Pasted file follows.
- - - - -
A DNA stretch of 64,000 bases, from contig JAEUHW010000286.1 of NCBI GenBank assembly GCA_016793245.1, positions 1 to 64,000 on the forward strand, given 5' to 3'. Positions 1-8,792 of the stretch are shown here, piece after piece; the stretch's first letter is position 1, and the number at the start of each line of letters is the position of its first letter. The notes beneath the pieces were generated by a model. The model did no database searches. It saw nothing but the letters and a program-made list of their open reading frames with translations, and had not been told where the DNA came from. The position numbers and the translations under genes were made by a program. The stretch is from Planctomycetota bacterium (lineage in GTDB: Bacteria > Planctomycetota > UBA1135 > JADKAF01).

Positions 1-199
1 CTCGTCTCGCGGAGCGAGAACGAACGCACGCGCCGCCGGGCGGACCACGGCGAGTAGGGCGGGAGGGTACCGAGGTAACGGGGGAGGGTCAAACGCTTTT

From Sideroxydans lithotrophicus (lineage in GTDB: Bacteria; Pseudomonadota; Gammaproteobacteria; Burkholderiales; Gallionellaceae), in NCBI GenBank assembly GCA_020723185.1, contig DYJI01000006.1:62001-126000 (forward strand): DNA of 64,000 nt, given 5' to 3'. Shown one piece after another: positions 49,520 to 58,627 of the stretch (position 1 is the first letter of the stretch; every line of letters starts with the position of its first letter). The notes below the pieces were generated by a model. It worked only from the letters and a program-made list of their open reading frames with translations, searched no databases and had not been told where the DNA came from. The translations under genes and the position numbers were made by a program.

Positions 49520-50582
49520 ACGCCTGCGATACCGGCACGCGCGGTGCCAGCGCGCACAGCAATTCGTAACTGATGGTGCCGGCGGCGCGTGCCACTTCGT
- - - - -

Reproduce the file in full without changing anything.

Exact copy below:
A DNA stretch of 64,000 bases, from contig JAEUHW010000286.1 of NCBI GenBank assembly GCA_016793245.1, positions 1 to 64,000 on the forward strand, given 5' to 3'. Positions 1-8,792 of the stretch are shown here, piece after piece; the stretch's first letter is position 1, and the number at the start of each line of letters is the position of its first letter. The notes beneath the pieces were generated by a model. The model did no database searches. It saw nothing but the letters and a program-made list of their open reading frames with translations, and had not been told where the DNA came from. The position numbers and the translations under genes were made by a program. The stretch is from Planctomycetota bacterium (lineage in GTDB: Bacteria > Planctomycetota > UBA1135 > JADKAF01).

Positions 1-199
1 CTCGTCTCGCGGAGCGAGAACGAACGCACGCGCCGCCGGGCGGACCACGGCGAGTAGGGCGGGAGGGTACCGAGGTAACGGGGGAGGGTCAAACGCTTTT

From Sideroxydans lithotrophicus (lineage in GTDB: Bacteria; Pseudomonadota; Gammaproteobacteria; Burkholderiales; Gallionellaceae), in NCBI GenBank assembly GCA_020723185.1, contig DYJI01000006.1:62001-126000 (forward strand): DNA of 64,000 nt, given 5' to 3'. Shown one piece after another: positions 49,520 to 58,627 of the stretch (position 1 is the first letter of the stretch; every line of letters starts with the position of its first letter). The notes below the pieces were generated by a model. It worked only from the letters and a program-made list of their open reading frames with translations, searched no databases and had not been told where the DNA came from. The translations under genes and the position numbers were made by a program.

Positions 49520-50582
49520 ACGCCTGCGATACCGGCACGCGCGGTGCCAGCGCGCACAGCAATTCGTAACTGATGGTGCCGGCGGCGCGTGCCACTTCGT